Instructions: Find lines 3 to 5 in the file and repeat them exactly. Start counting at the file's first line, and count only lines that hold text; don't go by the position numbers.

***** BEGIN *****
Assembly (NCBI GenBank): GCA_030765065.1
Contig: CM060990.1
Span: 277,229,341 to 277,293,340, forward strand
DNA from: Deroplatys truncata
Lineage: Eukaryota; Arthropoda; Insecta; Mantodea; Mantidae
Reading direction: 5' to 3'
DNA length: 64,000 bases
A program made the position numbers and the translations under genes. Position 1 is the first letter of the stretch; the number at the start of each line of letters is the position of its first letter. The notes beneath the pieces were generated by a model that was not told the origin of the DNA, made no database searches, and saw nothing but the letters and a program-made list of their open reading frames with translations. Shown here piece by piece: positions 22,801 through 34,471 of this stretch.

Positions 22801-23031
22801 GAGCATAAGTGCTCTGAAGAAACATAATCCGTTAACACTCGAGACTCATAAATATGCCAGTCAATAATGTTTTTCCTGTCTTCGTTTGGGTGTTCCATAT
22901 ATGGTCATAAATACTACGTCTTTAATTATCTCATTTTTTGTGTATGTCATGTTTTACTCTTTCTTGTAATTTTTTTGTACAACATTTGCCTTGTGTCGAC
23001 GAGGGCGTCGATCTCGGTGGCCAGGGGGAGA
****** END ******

Span: 277,229,341 to 277,293,340, forward strand
DNA from: Deroplatys truncata
Lineage: Eukaryota; Arthropoda; Insecta; Mantodea; Mantidae